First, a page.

Egyptian President Gamal Abdel Nasser, leader of the largest Arab nation during the 1950s and 1960s, was one of the most popular and charismatic statesmen of the twentieth century. In his 1954 memoir, The Philosophy of the Revolution, Nasser claimed that Egypt’s unique geography and historical legacy enhanced its ability to influence Africa, the Muslim world, and the Arab world. Of these three significant regions, it was the Arab world which captivated Nasser’s attention the most: “I always imagine that in this region in which we live there is a role wandering aimlessly about in search of an actor to play it.”
Nasser’s ultimate vision was to become the undisputed leader of the Arab world, and to exert his influence beyond Egypt’s borders. He implemented a brief union with Syria (1958-61) and renamed both nations as the United Arab Republic, but the project collapsed because Syrians viewed it more as an Egyptian occupation rather than a merger of equals.
In 1962 during the North Yemen Civil War, Yemeni radicals and conservative royalists competed for power, and Nasser, hoping to expand his influence into the Arabian Peninsula, supported the radicals while Saudi Arabia, seeking to curb Nasser’s influence, backed the royalists. Nasser’s side ultimately won but he paid a heavy price: at least 10,000 Egyptian troops died, and the Yemeni intervention became known as “Egypt’s Vietnam.” Moreover, he tarnished his image as an Arab hero, especially for deploying chemical weapons against fellow Arabs.
Egypt’s humiliating defeat by Israel in 1967 exposed the final illusion of Nasser’s pan-Arab vision and power projection. To absolve himself of responsibility, he perpetuated a myth that direct American and British intervention led to Israel’s stunning triumph. After his death in 1970, no other Arab leader including Hafez Assad, Saddam Hussein, and Muammar Gaddafi were able to replicate Nasser’s charisma and vision.
The Arab uprisings which began in Tunisia in 2010 has left the Arab world in disarray. Iraq, Syria, Yemen, and Libya are plagued with civil war and insurrection, and their central governments do not exercise control over all of their territory. Libya has two rival governments. Lebanon has been without a president for 20 months. Jordan is threatened by Islamic State and burdened with sheltering one million Syrian refugees. Egypt faces many domestic challenges including a jihadist insurgency in Sinai which shows no signs of abating.
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Since March 2015, Saudi Arabia has led an unsuccessful Sunni Arab alliance to expel the Iranian-backed Houthis from power in Yemen. The Yemeni quagmire coupled with Saudi Arabia’s opposition to Iranian expansion may help explain why Saudi Arabia executed Shia cleric Nimr al-Nimr on 2 January 2016, knowing such a provocation would anger Tehran. Saudi Arabia continues to stoke sectarian tensions even with non-Arab Sunni players like Turkey, Pakistan, and Indonesia.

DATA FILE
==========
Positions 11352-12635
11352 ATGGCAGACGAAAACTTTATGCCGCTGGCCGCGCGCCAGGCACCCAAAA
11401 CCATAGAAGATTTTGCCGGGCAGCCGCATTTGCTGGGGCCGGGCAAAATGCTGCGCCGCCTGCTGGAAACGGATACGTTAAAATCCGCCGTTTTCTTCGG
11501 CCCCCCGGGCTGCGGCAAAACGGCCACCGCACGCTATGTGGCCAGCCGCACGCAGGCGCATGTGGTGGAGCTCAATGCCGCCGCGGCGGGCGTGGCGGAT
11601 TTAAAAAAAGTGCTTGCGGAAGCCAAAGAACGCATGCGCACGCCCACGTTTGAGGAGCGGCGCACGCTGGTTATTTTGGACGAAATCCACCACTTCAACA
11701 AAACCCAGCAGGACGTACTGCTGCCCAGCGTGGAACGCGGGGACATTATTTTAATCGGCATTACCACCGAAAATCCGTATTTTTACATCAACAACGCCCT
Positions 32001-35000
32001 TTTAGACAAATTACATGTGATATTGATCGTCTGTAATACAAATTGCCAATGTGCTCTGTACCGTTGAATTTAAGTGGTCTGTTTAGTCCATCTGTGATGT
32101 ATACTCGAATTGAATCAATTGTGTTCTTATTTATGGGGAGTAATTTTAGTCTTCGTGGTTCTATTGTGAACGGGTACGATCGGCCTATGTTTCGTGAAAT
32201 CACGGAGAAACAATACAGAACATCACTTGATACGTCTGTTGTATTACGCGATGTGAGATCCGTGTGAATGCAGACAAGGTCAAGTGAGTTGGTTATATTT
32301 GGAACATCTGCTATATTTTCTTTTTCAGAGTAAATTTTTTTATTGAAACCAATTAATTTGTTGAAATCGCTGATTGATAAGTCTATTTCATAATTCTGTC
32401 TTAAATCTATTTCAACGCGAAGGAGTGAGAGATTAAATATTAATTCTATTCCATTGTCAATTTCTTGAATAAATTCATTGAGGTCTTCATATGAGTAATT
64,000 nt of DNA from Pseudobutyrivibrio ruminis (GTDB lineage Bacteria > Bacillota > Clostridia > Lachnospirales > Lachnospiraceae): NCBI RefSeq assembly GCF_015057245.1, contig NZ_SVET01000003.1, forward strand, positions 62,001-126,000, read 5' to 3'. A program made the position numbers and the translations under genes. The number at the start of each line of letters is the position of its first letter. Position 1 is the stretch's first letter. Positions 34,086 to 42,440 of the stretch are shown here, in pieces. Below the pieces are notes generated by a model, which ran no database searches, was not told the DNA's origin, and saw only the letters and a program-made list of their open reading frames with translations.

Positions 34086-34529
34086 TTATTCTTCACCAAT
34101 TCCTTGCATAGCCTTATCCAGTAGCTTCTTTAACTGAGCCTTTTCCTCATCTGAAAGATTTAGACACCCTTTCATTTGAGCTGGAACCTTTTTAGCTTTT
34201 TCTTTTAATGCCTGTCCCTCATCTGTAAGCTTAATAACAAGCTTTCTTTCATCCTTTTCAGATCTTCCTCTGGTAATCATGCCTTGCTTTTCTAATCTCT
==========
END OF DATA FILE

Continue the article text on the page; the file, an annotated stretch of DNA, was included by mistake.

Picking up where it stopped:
Until the 1979 Revolution, Iran, which is not an Arab country, occupied a marginal position in Middle Eastern affairs. Since 1979, Iran has sought to export its Islamic revolution, extend its influence in neighboring nations, and support Shia communities outside its borders.
For decades, Saddam’s Iraq served as a bulwark against Iranian expansion in the Middle East. The 2003 US-led invasion and destruction of Saddam Hussein’s Ba’thist regime unintentionally strengthened Iran’s ability to influence Iraq’s Shia majority, and Tehran’s influence in Baghdad is unprecedented in modern Middle Eastern history.
In 2004, Jordanian King Abdullah II warned of a rising “Shia crescent” that begins in Iran and extends to Iraq. It continues in Syria with Assad’s Alawite Shia sect and ends with Hezbollah in Lebanon.
Iran now has extended its influence with the Houthis in Yemen, the same group that the Saudis are hoping to drive from power. The Saudi-led Arab dispute with Iran is primarily about geostrategic interests and which side exerts more prestige and influence. Both sides have stoked sectarian tension although it is imprecise to view the conflict in purely sectarian terms. For instance, Iran has supported Christian Armenia in its claims over disputed territory with Shia Azerbaijan and Sunni Hamas and Islamic Jihad in their struggle against Israel. Yet Sunni Arab anxiety is real. Analyst Hassan Hassan astutely notes that Arab monarchies feel that there is now not a Shia crescent but a “full moon” and they are surrounded by Iranian Shia influence.
With Iranian influence extending into Baghdad, Damascus, Beirut, and Sana'a, Iran directly and indirectly influences one-fifth of the Arab world. This is something Nasser could never have imagined. However, Iran’s ability to exert its influence in four Arab nations should be assessed in relation to the relative decline of Arab state power, not innate Iranian strength. Yet following the Iranian nuclear deal, the rise of Iranian power will continue in the foreseeable future. At least $100 billion in frozen assets will flow into Tehran’s coffers, and while much of that money will be injected into Iran’s cash-strapped economy, it can be expected that some will go to support Iran’s interests in Iraq, Syria, Lebanon, and Yemen.